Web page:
So season 3 was a particularly hard one to write and to watch because those bumps in the road were very evident, and it was painful to see a couple’s failure to communicate or to appreciate each other. But to my mind that’s what makes it a real relationship, rather than a rose-tinted one. And it makes the reconnection between Ross and Demelza, and between Dwight and Caroline, all the more satisfying in season 4.
Rewire: What new characters will we be meeting this season?
DH: There’s a couple that got quite a response when we aired in the U.K. We see Lady Whitworth, who is the mother of the hideous Ossie Whitworth. We see his mother and we kind of understand why he’s turned out the way he has. And that’s all I can say, she’s a terrifying figure.
And then there is a new rather villainous character, Captain Monk Adderley, who is (a member of parliament), although in name only, who comes into Ross and Demelza’s life, and George’s to a certain extent, and creates absolute havoc and some kind of lasting consequences actually. But I think it’s safe to say by the end of the series 4 Ross and Demelza are still solid and happy and together.
Rewire: This season takes us out of Cornwall and all the way to London. How was working with these characters in the new location?
DH: It’s tricky. We film in Bristol, which is in the west of England, but we needed somewhere that felt very different in terms of look and flavor for the London scenes. It’s always difficult to find somewhere that’s not been touched since the 18th or 19th century. But the Naval College at Greenwich in London is where were for all our parliament exterior London scenes because that’s the most extraordinary location actually. And so we use that as the exterior of Parliament’s House of Commons, although the House of Commons didn’t look like it looks today, but the grandeur of the buildings really just evokes a whole different world, which is what we were wanting to do to make it distinct from Cornwall.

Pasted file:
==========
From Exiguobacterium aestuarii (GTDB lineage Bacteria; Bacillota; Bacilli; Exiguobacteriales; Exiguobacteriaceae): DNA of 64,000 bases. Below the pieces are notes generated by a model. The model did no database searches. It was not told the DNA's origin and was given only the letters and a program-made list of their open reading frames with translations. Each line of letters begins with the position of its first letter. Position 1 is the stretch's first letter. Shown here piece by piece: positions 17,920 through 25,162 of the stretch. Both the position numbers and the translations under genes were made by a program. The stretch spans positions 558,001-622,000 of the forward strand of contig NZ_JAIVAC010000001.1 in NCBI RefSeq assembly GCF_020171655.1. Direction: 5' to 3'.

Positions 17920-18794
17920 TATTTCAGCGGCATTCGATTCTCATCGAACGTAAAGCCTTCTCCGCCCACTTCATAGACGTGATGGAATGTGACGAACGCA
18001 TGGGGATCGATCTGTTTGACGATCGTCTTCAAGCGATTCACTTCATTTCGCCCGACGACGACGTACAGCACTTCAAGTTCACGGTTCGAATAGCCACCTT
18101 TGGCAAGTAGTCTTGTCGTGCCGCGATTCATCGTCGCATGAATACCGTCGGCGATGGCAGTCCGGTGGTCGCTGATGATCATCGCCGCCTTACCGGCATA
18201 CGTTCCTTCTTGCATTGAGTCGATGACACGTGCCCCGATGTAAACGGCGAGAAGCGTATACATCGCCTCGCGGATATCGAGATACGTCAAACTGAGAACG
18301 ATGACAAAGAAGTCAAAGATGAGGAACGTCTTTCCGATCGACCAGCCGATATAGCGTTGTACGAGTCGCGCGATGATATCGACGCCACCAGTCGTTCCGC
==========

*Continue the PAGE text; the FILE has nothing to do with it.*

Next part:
Rewire: Having already experienced the season 4 release in the U.K., what are you most excited for PBS audiences to see?
DH: The response in the U.K. was that it was the best series yet. And we certainly felt that as we were shooting it, actually. It just felt like the stakes were a lot higher in terms of our storytelling and also in terms of the performances. Everybody loves series 1 because it was very romantic, but just in terms of paying off a lot of those stories and the development of the characters and setting up for the future, the general consensus was that, yes, series 4 was the best so far, which is great.